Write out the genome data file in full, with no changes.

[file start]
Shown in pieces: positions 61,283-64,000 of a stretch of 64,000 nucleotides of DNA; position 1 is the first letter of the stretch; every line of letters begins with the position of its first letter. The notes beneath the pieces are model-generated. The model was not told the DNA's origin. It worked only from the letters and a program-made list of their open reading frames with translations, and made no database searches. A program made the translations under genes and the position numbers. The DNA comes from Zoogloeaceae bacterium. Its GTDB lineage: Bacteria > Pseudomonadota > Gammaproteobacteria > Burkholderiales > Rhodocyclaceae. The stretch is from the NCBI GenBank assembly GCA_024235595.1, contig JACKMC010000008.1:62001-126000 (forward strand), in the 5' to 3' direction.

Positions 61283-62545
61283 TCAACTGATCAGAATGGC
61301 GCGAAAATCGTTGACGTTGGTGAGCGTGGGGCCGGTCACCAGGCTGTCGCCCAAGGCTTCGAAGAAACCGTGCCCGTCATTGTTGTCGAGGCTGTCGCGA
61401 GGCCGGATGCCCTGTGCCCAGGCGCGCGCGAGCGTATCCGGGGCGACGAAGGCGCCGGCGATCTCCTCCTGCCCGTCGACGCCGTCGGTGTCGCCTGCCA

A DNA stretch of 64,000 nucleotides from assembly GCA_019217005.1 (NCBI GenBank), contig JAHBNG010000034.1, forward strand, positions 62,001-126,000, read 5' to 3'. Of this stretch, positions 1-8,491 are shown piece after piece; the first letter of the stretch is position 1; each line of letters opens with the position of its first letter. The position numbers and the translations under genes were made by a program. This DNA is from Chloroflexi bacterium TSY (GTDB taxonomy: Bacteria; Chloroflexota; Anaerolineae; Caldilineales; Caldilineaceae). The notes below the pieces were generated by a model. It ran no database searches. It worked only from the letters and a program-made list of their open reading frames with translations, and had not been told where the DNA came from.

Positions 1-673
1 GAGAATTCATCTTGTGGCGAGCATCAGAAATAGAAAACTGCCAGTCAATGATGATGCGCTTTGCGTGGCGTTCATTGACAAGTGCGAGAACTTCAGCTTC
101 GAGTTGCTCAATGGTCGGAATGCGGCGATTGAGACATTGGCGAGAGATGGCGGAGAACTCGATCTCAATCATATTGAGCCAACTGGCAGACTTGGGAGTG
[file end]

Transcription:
Shown in pieces: positions 61,283-64,000 of a stretch of 64,000 nucleotides of DNA; position 1 is the first letter of the stretch; every line of letters begins with the position of its first letter. The notes beneath the pieces are model-generated. The model was not told the DNA's origin. It worked only from the letters and a program-made list of their open reading frames with translations, and made no database searches. A program made the translations under genes and the position numbers. The DNA comes from Zoogloeaceae bacterium. Its GTDB lineage: Bacteria > Pseudomonadota > Gammaproteobacteria > Burkholderiales > Rhodocyclaceae. The stretch is from the NCBI GenBank assembly GCA_024235595.1, contig JACKMC010000008.1:62001-126000 (forward strand), in the 5' to 3' direction.

Positions 61283-62545
61283 TCAACTGATCAGAATGGC
61301 GCGAAAATCGTTGACGTTGGTGAGCGTGGGGCCGGTCACCAGGCTGTCGCCCAAGGCTTCGAAGAAACCGTGCCCGTCATTGTTGTCGAGGCTGTCGCGA
61401 GGCCGGATGCCCTGTGCCCAGGCGCGCGCGAGCGTATCCGGGGCGACGAAGGCGCCGGCGATCTCCTCCTGCCCGTCGACGCCGTCGGTGTCGCCTGCCA

A DNA stretch of 64,000 nucleotides from assembly GCA_019217005.1 (NCBI GenBank), contig JAHBNG010000034.1, forward strand, positions 62,001-126,000, read 5' to 3'. Of this stretch, positions 1-8,491 are shown piece after piece; the first letter of the stretch is position 1; each line of letters opens with the position of its first letter. The position numbers and the translations under genes were made by a program. This DNA is from Chloroflexi bacterium TSY (GTDB taxonomy: Bacteria; Chloroflexota; Anaerolineae; Caldilineales; Caldilineaceae). The notes below the pieces were generated by a model. It ran no database searches. It worked only from the letters and a program-made list of their open reading frames with translations, and had not been told where the DNA came from.

Positions 1-673
1 GAGAATTCATCTTGTGGCGAGCATCAGAAATAGAAAACTGCCAGTCAATGATGATGCGCTTTGCGTGGCGTTCATTGACAAGTGCGAGAACTTCAGCTTC
101 GAGTTGCTCAATGGTCGGAATGCGGCGATTGAGACATTGGCGAGAGATGGCGGAGAACTCGATCTCAATCATATTGAGCCAACTGGCAGACTTGGGAGTG